If fatigue is suspected, a thorough history is the first step of the diagnostic workup. Begin with an open-ended question that specifically addresses the patient’s energy level or the presence of tiredness. Patients should be allowed to use their own descriptors. If a classic description of fatigue (exhaustion, tiredness, low energy, lack of stamina) cannot be elucidated, then the patient may be speaking of another symptom, which will necessitate ruling out alternative or concomitant conditions.
If the patient’s symptoms suggest sleepiness or hypersomnolence, the use of validated instruments to characterize the symptom further may be useful. The Epworth Sleepiness Scale is a validated 8-item questionnaire used in the outpatient setting to evaluate subjective sleepiness. It uses a 4-point Likert scale to quantify the patient’s likelihood of falling asleep (dozing) in 8 sedentary circumstances (Johns 1991). A score of 10 or higher indicates sleepiness. Another useful instrument used to quantify sleep quality is the Pittsburgh Sleep Quality Index (PSQI), which is a 19-item instrument that measures sleep quality and disturbances over the preceding month (Buysse et al 1989). Prior studies have shown that measurement of perceived sleep quality using the PSQI may correlate with fatigue in persons with multiple sclerosis (Kaynak et al 2006). The presence of sleepiness, poor sleep quality, or the use of sleep as a recovery mechanism for fatigue necessitates screening for potential sleep disorders, including obstructive sleep apnea, insomnia, narcolepsy, periodic leg movement disorder, and restless legs syndrome. Although restless legs syndrome and insomnia are clinical diagnoses, overnight polysomnography is recommended for symptoms suggestive of obstructive sleep apnea or periodic leg movement disorder. Symptoms suggestive of narcolepsy warrant a nocturnal polysomnogram followed by a daytime multiple sleep latency test. Referral to a sleep specialist for assistance with diagnosis or treatment may be useful.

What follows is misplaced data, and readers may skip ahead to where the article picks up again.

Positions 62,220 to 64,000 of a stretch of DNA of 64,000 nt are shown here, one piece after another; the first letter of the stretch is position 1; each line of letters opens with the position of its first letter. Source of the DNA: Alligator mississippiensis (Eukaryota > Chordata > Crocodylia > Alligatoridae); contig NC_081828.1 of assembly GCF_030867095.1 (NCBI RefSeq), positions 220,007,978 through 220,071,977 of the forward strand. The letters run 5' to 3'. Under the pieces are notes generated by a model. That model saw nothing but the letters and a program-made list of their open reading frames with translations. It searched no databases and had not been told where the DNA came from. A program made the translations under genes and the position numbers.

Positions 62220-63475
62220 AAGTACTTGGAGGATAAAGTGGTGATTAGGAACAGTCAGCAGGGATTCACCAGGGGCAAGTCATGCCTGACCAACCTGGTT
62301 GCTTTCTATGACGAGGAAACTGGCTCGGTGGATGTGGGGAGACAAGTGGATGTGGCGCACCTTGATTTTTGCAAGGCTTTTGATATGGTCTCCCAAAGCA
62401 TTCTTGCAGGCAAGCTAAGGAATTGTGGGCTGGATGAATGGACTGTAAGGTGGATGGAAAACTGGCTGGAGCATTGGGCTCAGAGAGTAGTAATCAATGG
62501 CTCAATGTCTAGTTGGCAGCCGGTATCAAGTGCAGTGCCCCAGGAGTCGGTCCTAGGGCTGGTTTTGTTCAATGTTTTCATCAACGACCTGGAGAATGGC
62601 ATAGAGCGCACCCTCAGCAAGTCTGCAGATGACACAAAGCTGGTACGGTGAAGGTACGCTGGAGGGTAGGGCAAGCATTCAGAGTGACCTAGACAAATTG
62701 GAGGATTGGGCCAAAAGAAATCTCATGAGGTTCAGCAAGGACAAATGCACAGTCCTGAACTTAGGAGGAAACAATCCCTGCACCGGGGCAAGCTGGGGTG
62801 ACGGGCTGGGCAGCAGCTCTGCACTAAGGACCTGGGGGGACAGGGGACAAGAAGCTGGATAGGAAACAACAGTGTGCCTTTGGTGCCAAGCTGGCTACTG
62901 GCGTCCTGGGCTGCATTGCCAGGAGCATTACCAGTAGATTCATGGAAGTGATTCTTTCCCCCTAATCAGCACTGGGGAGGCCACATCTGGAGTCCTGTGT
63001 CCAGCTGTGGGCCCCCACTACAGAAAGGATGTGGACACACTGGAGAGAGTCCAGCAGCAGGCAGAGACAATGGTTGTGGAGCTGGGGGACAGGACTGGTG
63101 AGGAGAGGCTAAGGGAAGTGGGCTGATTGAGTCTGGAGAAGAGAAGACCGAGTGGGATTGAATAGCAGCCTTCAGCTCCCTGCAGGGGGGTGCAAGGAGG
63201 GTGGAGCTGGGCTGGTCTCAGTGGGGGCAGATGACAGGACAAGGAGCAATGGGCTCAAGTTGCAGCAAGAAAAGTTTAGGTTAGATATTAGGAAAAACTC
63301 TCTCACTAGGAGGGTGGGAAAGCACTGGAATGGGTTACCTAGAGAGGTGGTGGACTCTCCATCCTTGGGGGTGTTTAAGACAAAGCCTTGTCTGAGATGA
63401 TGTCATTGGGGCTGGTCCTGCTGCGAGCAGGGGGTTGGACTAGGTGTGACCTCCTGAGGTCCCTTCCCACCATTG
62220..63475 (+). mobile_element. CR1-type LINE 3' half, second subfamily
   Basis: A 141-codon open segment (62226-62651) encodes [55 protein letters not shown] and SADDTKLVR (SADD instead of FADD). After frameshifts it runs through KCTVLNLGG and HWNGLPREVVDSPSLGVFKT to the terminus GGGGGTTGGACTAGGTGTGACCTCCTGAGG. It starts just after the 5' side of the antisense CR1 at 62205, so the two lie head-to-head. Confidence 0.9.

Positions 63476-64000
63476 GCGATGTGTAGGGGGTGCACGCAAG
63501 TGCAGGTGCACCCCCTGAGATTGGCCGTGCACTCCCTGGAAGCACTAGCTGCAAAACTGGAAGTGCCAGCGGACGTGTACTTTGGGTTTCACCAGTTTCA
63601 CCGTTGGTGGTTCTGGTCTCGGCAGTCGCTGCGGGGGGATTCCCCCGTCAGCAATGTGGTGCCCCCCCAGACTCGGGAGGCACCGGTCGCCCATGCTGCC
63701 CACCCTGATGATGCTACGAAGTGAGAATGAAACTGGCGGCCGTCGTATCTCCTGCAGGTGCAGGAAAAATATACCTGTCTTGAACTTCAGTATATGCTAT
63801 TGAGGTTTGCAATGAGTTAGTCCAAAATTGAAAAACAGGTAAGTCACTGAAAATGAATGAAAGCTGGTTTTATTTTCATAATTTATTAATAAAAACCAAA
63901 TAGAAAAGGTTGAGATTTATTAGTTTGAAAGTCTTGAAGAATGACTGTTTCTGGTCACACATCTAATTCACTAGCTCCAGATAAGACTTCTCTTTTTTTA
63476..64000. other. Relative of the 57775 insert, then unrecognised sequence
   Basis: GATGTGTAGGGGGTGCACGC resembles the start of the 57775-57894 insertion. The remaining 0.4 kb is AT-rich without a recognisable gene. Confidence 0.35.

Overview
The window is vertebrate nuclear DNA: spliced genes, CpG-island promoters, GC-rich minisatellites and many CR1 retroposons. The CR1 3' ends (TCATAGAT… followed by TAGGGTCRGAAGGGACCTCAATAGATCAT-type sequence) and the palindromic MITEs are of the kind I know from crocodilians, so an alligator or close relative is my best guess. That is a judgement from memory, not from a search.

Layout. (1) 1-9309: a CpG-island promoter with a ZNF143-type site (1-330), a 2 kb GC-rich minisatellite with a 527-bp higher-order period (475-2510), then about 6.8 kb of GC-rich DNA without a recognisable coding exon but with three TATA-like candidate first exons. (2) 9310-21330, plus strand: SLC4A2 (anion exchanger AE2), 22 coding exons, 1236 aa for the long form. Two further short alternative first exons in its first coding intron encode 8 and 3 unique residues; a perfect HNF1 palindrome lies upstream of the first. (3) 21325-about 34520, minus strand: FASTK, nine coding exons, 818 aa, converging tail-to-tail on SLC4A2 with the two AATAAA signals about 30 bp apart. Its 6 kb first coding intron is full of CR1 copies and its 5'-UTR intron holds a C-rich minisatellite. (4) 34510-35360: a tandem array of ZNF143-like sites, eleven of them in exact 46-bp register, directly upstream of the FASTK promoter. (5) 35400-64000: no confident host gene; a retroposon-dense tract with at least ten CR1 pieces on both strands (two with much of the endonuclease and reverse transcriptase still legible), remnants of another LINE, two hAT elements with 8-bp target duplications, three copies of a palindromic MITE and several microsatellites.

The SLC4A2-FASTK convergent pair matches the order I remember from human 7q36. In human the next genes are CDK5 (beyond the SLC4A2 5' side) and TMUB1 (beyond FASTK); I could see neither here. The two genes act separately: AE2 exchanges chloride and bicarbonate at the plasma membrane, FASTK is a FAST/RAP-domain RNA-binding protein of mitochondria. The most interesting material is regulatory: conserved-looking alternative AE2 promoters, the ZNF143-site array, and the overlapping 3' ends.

Symptoms of depressed mood, anhedonia, or psychomotor retardation should alert the clinician to screen for depression. A positive screen warrants prompt treatment or referral to a mental health specialist. Reassessments should be conducted frequently to assess treatment responsiveness. Associated sleep disturbances that may accompany depression, such as insomnia, should be treated separately if they persist following treatment.
Anemia, infection, vitamin deficiencies, and thyroid abnormalities should be ruled out with appropriate laboratory testing when appropriate. Medications with known side effects of hypersomnolence should be identified and minimized, if possible.
If fatigue persists after ruling out/addressing other treatable conditions, quantification of its severity may be useful to track treatment progress. Many instruments for quantification are available, including scales designed specifically for persons with multiple sclerosis. Two of the most widely used scales include Krupp’s Fatigue Severity Scale (FSS) (Krupp et al 1989) and the Modified Fatigue Impact Scale (MFIS), which was derived from the Fatigue Impact Scale (Fisk et al 1994). Both scales correlate well with each other, have shown acceptable consistency and reliability, and can be easily administered in the clinic. The FSS consists of 9 items based on a Likert scale (range 1 to 7). A score of 36 or more suggests fatigue. The MFIS contains 21 items on a Likert scale (range 0 to 4) that cover the physical, cognitive, and psychosocial aspects of fatigue; a general score is obtained by totaling these items. A score of 38 or more suggests fatigue.